Bell has a way of getting along well with almost everyone he meets and interviews (not so well with the KKK). I didn’t know much about Bell until I read his memoir a few years ago, The Awkward Thoughts of W. Kamau Bell: Tales of a 6′ 4″, African American, Heterosexual, Cisgender, Left-Leaning, Asthmatic, Black and Proud Blerd, Mama’s Boy, Dad, and Stand-Up Comedian

This is the fourth season of “United Shades.” The show’s season is usually about eight spisodes long; every episode packs a punch.

The Hmong he interviewed, some of them having fought for the US and many born in the Thai refugee camps, came to this country with nothing and managed to go to college, make money, and become leaders of their community. Their achievements are nothing short of miraculous, and their desire to as one woman put it, “figure out what traditions should remain, what should go, and how our culture can help America,” is inspirational. Their openness to Bell and their friendliness was heart-expanding. Particularly poignant was a Hmong politician’s story about wanting to learn about the Underground Railroad, thinking it was an actual railroad (enter Colson Whitehead). Instead he learned Harriet Tubman and then Frederick Douglass and other great names and so was able to share with Bell his thoughts about the similarities between African-Americans and Hmong and their treatment in the countries they came from.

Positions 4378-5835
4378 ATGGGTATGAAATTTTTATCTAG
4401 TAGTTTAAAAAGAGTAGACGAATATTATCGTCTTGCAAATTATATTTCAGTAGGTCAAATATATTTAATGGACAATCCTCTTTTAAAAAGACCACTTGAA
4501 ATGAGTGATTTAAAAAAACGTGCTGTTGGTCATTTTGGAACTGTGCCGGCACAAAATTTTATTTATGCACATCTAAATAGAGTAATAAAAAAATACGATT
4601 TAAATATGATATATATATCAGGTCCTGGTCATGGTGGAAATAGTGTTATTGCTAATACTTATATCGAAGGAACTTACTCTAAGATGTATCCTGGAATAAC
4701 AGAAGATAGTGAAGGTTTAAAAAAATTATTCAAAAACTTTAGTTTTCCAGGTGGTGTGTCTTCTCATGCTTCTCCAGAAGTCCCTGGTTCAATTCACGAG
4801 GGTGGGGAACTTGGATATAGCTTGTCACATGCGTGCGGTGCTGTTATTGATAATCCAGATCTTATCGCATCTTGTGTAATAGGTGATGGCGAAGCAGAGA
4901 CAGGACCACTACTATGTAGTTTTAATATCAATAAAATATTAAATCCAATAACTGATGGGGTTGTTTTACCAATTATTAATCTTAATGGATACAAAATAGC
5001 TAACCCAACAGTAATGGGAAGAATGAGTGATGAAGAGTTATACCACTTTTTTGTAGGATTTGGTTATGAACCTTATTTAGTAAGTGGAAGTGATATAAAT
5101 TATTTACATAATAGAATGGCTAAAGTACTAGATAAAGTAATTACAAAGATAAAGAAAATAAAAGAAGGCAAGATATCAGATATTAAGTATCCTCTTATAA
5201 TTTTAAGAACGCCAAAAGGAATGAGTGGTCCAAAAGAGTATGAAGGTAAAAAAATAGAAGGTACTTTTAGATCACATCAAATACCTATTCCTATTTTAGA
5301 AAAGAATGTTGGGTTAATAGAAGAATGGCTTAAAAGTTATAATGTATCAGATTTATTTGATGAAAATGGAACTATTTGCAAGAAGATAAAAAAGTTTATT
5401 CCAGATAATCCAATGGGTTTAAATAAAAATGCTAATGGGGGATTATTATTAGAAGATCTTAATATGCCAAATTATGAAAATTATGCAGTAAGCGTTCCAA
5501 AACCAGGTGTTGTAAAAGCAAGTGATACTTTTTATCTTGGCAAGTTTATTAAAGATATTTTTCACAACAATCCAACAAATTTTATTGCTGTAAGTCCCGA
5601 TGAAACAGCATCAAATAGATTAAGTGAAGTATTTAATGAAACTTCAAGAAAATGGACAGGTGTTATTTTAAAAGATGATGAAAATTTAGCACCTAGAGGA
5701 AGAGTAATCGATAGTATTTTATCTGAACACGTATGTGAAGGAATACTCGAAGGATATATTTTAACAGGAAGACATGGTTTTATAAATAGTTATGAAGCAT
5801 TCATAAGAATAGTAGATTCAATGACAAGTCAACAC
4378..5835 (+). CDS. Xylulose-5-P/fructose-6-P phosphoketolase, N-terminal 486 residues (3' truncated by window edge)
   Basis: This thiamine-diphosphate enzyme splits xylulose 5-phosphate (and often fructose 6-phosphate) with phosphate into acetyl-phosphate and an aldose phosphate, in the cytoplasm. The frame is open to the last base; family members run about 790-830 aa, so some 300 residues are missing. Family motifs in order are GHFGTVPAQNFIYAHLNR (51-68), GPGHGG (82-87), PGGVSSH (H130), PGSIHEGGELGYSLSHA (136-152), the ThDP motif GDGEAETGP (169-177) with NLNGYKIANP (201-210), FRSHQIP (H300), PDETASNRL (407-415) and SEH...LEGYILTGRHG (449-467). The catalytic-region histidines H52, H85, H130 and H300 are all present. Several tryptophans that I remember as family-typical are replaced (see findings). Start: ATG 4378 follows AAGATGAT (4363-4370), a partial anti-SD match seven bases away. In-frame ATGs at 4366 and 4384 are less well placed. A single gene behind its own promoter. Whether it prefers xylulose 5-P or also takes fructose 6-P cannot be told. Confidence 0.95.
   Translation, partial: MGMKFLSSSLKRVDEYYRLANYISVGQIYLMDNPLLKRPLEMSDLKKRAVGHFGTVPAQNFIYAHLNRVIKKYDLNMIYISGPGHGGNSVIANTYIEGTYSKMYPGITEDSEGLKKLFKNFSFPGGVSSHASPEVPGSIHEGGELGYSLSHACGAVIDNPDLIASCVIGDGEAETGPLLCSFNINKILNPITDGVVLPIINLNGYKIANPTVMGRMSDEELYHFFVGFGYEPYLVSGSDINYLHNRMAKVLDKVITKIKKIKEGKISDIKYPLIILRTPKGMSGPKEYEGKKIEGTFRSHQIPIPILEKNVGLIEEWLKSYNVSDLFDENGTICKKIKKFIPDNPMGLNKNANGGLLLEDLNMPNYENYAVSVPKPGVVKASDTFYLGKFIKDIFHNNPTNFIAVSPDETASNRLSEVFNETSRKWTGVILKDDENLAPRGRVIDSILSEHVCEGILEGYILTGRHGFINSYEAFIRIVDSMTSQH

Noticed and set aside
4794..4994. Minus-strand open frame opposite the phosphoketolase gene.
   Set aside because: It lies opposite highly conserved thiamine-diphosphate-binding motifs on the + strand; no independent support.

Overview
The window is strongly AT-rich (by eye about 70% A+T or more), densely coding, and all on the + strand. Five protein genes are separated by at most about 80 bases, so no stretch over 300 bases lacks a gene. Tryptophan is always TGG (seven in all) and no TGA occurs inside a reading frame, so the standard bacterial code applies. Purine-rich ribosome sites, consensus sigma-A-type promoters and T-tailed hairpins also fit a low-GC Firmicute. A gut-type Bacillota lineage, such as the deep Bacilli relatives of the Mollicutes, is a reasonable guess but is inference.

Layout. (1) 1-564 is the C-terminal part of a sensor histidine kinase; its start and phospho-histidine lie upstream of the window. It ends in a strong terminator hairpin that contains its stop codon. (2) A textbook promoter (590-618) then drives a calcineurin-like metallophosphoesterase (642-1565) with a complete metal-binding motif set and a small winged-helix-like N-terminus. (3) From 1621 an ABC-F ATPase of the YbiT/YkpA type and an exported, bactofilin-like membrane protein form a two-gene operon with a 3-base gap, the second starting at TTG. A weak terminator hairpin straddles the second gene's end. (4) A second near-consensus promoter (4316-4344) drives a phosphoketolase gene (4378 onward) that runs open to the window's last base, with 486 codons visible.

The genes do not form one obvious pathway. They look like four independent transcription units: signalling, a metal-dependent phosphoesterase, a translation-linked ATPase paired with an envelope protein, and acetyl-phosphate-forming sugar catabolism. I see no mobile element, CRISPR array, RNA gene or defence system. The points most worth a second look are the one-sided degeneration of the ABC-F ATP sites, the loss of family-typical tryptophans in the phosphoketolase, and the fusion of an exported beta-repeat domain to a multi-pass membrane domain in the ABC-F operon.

Except the Hmong have no country of their own and never did. Their ancestors emigrated from what is now China to Cambodia, Laos, and Vietnam, with the biggest concentration in Laos. But they were never treated as normal citizens in that country.

Two of the interviewees were a young Hmong woman and a young Laotian woman who have come together as comedic performers and playwrights to try to reconcile their two communities. There is still animosity between Lao and Hmong, even in the United States. These young women are breaking ground using the same vehicle as Bell, comedy, to explore their similarities rather than their differences.